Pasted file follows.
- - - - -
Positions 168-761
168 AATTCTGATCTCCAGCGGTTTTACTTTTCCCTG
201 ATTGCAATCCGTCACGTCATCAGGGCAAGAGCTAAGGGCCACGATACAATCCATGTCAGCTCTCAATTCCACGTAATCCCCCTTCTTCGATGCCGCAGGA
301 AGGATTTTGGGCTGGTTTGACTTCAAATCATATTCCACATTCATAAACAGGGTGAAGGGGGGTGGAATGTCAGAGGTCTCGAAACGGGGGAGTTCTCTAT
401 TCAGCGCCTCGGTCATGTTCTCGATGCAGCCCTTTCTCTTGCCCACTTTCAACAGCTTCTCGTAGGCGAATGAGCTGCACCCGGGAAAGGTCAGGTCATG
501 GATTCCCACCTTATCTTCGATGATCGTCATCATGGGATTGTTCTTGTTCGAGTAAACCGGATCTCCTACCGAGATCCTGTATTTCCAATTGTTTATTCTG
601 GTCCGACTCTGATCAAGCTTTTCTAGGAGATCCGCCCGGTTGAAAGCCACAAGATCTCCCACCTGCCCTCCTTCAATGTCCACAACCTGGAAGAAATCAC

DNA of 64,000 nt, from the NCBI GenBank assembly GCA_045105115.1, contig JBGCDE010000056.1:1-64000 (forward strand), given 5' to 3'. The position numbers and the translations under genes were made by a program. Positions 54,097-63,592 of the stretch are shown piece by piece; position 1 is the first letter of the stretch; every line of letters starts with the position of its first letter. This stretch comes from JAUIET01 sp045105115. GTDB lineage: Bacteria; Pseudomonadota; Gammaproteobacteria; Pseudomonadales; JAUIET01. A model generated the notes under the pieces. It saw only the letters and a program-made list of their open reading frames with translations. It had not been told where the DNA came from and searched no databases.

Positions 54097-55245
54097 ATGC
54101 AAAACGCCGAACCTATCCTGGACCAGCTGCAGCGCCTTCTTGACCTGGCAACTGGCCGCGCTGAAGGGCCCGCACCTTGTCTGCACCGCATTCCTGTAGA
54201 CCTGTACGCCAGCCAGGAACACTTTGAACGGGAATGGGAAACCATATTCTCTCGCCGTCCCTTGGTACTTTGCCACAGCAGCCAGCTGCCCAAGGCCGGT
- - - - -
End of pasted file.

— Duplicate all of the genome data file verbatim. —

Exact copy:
Positions 168-761
168 AATTCTGATCTCCAGCGGTTTTACTTTTCCCTG
201 ATTGCAATCCGTCACGTCATCAGGGCAAGAGCTAAGGGCCACGATACAATCCATGTCAGCTCTCAATTCCACGTAATCCCCCTTCTTCGATGCCGCAGGA
301 AGGATTTTGGGCTGGTTTGACTTCAAATCATATTCCACATTCATAAACAGGGTGAAGGGGGGTGGAATGTCAGAGGTCTCGAAACGGGGGAGTTCTCTAT
401 TCAGCGCCTCGGTCATGTTCTCGATGCAGCCCTTTCTCTTGCCCACTTTCAACAGCTTCTCGTAGGCGAATGAGCTGCACCCGGGAAAGGTCAGGTCATG
501 GATTCCCACCTTATCTTCGATGATCGTCATCATGGGATTGTTCTTGTTCGAGTAAACCGGATCTCCTACCGAGATCCTGTATTTCCAATTGTTTATTCTG
601 GTCCGACTCTGATCAAGCTTTTCTAGGAGATCCGCCCGGTTGAAAGCCACAAGATCTCCCACCTGCCCTCCTTCAATGTCCACAACCTGGAAGAAATCAC

DNA of 64,000 nt, from the NCBI GenBank assembly GCA_045105115.1, contig JBGCDE010000056.1:1-64000 (forward strand), given 5' to 3'. The position numbers and the translations under genes were made by a program. Positions 54,097-63,592 of the stretch are shown piece by piece; position 1 is the first letter of the stretch; every line of letters starts with the position of its first letter. This stretch comes from JAUIET01 sp045105115. GTDB lineage: Bacteria; Pseudomonadota; Gammaproteobacteria; Pseudomonadales; JAUIET01. A model generated the notes under the pieces. It saw only the letters and a program-made list of their open reading frames with translations. It had not been told where the DNA came from and searched no databases.

Positions 54097-55245
54097 ATGC
54101 AAAACGCCGAACCTATCCTGGACCAGCTGCAGCGCCTTCTTGACCTGGCAACTGGCCGCGCTGAAGGGCCCGCACCTTGTCTGCACCGCATTCCTGTAGA
54201 CCTGTACGCCAGCCAGGAACACTTTGAACGGGAATGGGAAACCATATTCTCTCGCCGTCCCTTGGTACTTTGCCACAGCAGCCAGCTGCCCAAGGCCGGT